2015 Mar 06

Cash Transfers as Basic Income: A Transformative Approach to Attack Poverty in India

12:00pm to 1:00pm


Malkin Penthouse


Renana Jhabvala, Chairperson, SEWA- Bharat/India


Prof. Abhijit Banerjee, MIT and Co-founder J-Pal

Social policy in India is at a critical juncture. In that context, recently SEWA has been conducting pilot unconditional cash transfer “basic income” schemes, in which thousands of men, women and children have been receiving cash payments in their bank accounts, paid individually each month. The research has been compiled into a book based on the evaluation of the results, based on a modified randomized control trial methodology, covering 22...

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2015 Mar 12

Women's Career Negotiations: A Workshop

11:40am to 1:00pm


Cason Seminar Room, Taubman 102

Hannah Riley Bowles, Senior Lecturer in Public Policy, Harvard Kennedy School; Research Director, WAPPP

Hannah Riley Bowles will review some of the latest research on how gender influences career-related negotiations and discuss practical implications. Participants will receive a workbook with questions to help them prepare for career-related negotiations. 

Why bias holds women back

Why bias holds women back

October 1, 2012

Meg Urry: Even established scientists at top universities judge women less capable and less worthy of hiring.

Nosek, Brian, et al.National differences in gender–science stereotypes predict national sex differences in science and math achievement”. PNAS 106.26 (2009): , 106, 26, 10593–10597. Web. Publisher's VersionAbstract

About 70% of more than half a million Implicit Association Tests completed by citizens of 34 countries revealed expected implicit stereotypes associating science with males more than with females. We discovered that nation-level implicit stereotypes predicted nation-level sex differences in 8th-grade science and mathematics achievement. Self-reported stereotypes did not provide additional predictive validity of the achievement gap. We suggest that implicit stereotypes and sex differences in science participation and performance are mutually reinforcing, contributing to the persistent gender gap in science engagement.

Ganguli, Ina, Ricardo Hausmann, and Martina Viarengo. “Schooling Can’t Buy Me Love: Marriage, Work, and the Gender Education Gap in Latin America”. CID Working Paper (2010). Web. Publisher's VersionAbstract

In this paper we establish six stylized facts related to marriage and work in Latin America and present a simple model to account for them. First, skilled women are less likely to be married than unskilled women. Second, skilled women are less likely to be married than skilled men. Third, married skilled men are more likely to work than unmarried skilled men, but married skilled women are less likely to work than unmarried skilled women. Fourth, Latin American women are much more likely to marry a less skilled husband compared to women in other regions of the world. Five, when a skilled Latin American woman marries down, she is more likely to work than if she marries a more or equally educated man. Six, when a woman marries down, she tends to marry the “better” men in that these are men that earn higher wages than those explained by the other observable characteristics. We present a simple game theoretic model that explains these facts with a single assumption: Latin American men, but not women, assign a greater value to having a stay-home wife.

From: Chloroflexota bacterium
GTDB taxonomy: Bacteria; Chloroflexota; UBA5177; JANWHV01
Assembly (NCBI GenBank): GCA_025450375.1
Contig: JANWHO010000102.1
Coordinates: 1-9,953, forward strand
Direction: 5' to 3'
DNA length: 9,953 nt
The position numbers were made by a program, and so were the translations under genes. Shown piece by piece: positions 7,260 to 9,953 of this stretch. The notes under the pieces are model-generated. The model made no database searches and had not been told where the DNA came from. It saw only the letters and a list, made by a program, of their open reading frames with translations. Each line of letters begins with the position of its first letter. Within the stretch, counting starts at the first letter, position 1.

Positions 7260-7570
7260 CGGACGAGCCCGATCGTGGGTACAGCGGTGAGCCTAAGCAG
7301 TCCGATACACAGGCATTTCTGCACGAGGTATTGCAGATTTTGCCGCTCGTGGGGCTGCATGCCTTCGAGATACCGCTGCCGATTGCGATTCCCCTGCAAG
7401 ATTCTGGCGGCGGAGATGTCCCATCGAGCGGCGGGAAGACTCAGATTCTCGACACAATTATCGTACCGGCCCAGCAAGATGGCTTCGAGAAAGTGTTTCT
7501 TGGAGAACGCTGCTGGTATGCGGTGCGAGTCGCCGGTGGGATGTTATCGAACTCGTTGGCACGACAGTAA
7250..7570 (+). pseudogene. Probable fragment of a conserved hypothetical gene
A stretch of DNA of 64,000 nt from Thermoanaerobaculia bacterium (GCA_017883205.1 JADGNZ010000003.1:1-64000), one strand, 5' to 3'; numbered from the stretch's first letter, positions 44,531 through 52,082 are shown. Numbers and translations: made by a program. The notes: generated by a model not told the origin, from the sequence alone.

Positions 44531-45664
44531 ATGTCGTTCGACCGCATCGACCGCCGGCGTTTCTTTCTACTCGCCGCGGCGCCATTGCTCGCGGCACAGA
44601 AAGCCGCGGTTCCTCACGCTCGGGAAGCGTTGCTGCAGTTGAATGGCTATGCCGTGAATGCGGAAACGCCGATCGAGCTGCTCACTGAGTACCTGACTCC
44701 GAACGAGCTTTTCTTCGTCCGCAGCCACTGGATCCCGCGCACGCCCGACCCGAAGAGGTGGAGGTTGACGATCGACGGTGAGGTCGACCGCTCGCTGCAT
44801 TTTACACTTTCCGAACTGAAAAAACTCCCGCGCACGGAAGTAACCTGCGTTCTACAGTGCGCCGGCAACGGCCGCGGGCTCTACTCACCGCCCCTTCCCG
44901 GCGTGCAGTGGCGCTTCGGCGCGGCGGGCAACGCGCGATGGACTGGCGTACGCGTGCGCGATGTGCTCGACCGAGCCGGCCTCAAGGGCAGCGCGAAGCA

Hancock, Kathleen J, Matthew A Baum, and Marijke Breuning. “Women and Pre-Tenure Scholarly Productivity in International Studies: An Investigation into the Leaky Career Pipeline”. International Studies Perspective 14.4 (2013): , 14, 4, 507-527. Web. Publisher's VersionAbstract

Why are women still relatively scarce in the international studies profession? Although women have entered careers in international studies in increasing numbers, they represent increasingly smaller percentages as they move from PhD student to full professor. Our survey investigates why this is so, focusing on the assistant professor years, which are crucial to succeeding in the profession. We found that there are significant differences in publication rates, as well as differences in research focus (traditional subjects vs. newer subfields) and methodologies (quantitative vs. qualitative). Further, women and men have different perceptions of official and unwritten expectations for research, and policies regarding faculty with children may affect how successful women are in moving up the ladder. Taken together, these findings suggest reasons for the continued “leakiness” of the career pipeline for women and some potential solutions.

Ganguli, Ina, Ricardo Hausmann, and Martina Viarengo. “Marriage, education and assortative mating in Latin America”. Applied Economics Letters 21.12 (2014): , 21, 12, 806-811. Web. Publisher's VersionAbstract

In this article, we establish facts related to marriage and education in Latin American countries. Using census data from IPUMS International, we show how marriage and assortative mating patterns have changed from 1980 to 2000 and how the patterns in Latin America compare to the United States. We find that in Latin American countries, highly educated individuals are less likely to be married than the less educated, and the pattern is stronger for women. We also show that while it has been increasing over time, there is less positive assortative mating in Latin America than in the United States.